Table 70 shows the results and a comparison of the average pedestrian delay at this location for various stages. The average pedestrian delay at baseline period is 9.8 sec/ped. There is a reduction in average pedestrian delay in stage 1 compared to baseline data. The installation of in-roadway knockdown signs in stage 2 increased the pedestrian delay to 56.3 sec/ped. A reduction in this MOE is observed in stage 3 compared to stage 2, but increased compared to baseline and stage 1 data.

Table 70: Delay at Fremont Street: 6th Street to 8th Street
Measures of Effectiveness
(Mobility)
Baseline Stage 1 Stage 2 Stage 3
Sample Delay Sample Delay Sample Delay Sample Delay
Average Pedestrian Delay  (sec/ped) 716 9.79 517 7.29 437 56.25 275 11.62

18.7 Statistical Results

18.7.1 Safety MOEs

The results of the statistical analyses are summarized in Table 71. They show that there is no significant change in the proportion of pedestrians who look for vehicles before beginning to cross in stage 1 compared to baseline period. There is no significant decrease in the proportion of pedestrians trapped in the roadway and frequency of pedestrian signal violation in stages 1 and 2 compared to the baseline results (P>0.05). The implementation of “pedestrian push button that confirm press” in stage 3 has a significant impact in increasing the percent of pedestrians who begin their crossing during WALK phase (P<0.001). This in turn resulted in decreasing the frequency of pedestrian signal violation (P<0.001) compared to the baseline data. It is also observed that there is a significant increase in the percent of signal cycles in which the call button has been pushed from stage 2 to stage 3 as shown in Table 73 (P<0.001). The percent of signal cycles in which call button has been pushed increased significantly in stage 3 compared to stage 2. There is a significant decrease in the percent of pedestrians trapped in the roadway and pedestrian signal violation in stage 3 compared to stage 2.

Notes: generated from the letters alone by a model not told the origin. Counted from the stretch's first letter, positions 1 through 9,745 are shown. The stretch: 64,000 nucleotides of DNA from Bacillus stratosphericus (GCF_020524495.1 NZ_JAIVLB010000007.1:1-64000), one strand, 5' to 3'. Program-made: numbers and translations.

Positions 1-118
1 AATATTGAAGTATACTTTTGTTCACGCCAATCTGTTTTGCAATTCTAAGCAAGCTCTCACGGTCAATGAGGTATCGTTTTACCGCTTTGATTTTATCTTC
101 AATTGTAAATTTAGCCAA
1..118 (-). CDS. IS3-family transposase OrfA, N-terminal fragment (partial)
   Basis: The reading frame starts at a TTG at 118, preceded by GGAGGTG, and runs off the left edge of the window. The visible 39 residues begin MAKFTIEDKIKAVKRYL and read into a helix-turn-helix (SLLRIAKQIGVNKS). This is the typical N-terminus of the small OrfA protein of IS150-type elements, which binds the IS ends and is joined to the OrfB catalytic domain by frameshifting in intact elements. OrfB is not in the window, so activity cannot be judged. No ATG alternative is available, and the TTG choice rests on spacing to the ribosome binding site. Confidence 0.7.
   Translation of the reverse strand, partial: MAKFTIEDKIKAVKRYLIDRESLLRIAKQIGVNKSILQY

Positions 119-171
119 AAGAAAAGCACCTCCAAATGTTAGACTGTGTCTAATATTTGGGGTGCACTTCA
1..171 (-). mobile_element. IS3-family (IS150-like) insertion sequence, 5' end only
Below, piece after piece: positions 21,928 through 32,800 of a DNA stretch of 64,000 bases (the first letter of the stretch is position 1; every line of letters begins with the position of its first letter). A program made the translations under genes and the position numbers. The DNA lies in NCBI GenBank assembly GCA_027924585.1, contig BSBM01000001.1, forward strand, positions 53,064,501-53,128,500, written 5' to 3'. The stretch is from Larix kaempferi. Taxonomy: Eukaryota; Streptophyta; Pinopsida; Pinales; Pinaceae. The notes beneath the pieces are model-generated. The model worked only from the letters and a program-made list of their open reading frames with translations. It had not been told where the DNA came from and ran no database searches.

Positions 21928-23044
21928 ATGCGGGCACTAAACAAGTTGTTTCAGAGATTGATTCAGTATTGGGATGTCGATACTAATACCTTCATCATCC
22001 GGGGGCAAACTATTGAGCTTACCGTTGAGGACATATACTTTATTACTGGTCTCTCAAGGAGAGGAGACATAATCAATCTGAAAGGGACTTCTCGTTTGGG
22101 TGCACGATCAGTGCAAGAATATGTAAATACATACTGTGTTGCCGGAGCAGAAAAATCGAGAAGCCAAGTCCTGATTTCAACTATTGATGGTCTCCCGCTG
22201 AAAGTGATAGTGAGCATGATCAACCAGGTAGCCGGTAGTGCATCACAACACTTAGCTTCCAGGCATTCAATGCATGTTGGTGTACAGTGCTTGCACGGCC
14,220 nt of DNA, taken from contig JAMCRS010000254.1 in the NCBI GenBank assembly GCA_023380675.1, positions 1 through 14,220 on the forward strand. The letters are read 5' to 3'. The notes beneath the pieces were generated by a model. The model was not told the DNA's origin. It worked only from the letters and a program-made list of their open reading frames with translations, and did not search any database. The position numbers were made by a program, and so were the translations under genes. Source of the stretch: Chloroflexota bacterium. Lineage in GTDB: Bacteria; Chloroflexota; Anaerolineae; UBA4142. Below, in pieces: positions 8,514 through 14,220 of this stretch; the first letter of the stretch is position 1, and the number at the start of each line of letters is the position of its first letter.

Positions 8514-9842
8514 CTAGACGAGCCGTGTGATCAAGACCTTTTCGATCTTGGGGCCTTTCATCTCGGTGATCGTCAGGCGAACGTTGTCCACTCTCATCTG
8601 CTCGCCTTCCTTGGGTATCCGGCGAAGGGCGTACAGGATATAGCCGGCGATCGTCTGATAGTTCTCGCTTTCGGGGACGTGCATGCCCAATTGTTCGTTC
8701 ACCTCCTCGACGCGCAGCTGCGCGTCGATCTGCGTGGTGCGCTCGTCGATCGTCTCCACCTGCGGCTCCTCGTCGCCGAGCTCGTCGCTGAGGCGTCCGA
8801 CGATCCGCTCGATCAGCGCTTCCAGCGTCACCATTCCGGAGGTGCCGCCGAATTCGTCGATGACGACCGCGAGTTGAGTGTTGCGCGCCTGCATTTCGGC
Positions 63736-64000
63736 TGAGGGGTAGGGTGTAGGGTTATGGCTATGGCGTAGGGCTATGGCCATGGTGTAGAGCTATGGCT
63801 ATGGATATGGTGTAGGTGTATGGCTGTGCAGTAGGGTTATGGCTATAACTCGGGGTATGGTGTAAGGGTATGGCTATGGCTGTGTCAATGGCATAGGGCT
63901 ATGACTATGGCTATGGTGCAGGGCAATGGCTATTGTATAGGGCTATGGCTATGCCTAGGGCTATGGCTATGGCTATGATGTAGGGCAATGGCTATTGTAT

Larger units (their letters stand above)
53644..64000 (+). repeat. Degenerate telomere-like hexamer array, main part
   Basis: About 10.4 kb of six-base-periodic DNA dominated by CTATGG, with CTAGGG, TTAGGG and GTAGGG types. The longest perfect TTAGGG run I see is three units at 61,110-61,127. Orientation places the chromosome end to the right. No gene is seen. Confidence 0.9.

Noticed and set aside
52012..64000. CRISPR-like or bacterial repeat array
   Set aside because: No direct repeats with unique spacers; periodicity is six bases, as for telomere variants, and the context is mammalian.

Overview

From Table 73, it is clear that there is no significant increase in the proportion of drivers yielding to pedestrians in stage 1 compared to baseline (P>0.05). However, there is a significant decrease in the proportion of drivers blocking crosswalk (P=0.001). Installation of in-roadway knockdown signs in stage 2 significantly increases the yielding behavior of drivers to pedestrians (P<0.001). There is not sufficient evidence to suggest the decrease in the percent of drivers stopping/yielding at crosswalk, and between crosswalk and stop bar in stage 2 compared to baseline conditions. However, the decrease in the percent of drivers stopping/yielding between crosswalk and stop bar in stage 2 compared to stage 1 is significant as shown in Table 75 (P<0.001).

Table 71: Statistical test results of safety MOEs for pedestrians at Fremont Street: 6th Street to 8th Street
Measures of Effectiveness
(Safety)
Baseline vs. Stage 1 Baseline vs. Stage 2 Baseline vs. Stage 3
PB – P1 P-value H0 PB – P2 P-value H0 PB – P3 P-value H0
MOEs below are tested for H0: Pbefore= Pafter vs. Ha: Pafter > Pbefore
Percent of pedestrians who look for vehicles before beginning to cross   No change     No change     No Change  
Percent of pedestrians who begin their crossing during WALK phase -0.77 <0.001 Reject -0.69 <0.001 Reject
MOEs below are tested for H0: Pbefore= Pafter vs. Ha: Pafter > Pbefore
Percent of pedestrians trapped in the roadway -0.009 >0.05 Do not Reject -0.02 >0.05 Do not Reject -0.003 >0.05 Do not Reject
Frequency of pedestrian signal violation 0.02 >0.05 Do not Reject 0.03 >0.05 Do not Reject 0.08 <0.001 Reject

 

Table 72: Statistical test results of safety MOEs for pedestrian between stages at Fremont Street: 6th Street to 8th Street
Measures of Effectiveness
(Safety)
Stage 1 vs. Stage 2 Stage 2 vs. Stage 3
P1 – P2 P-value H0 P2 – P3 P-value H0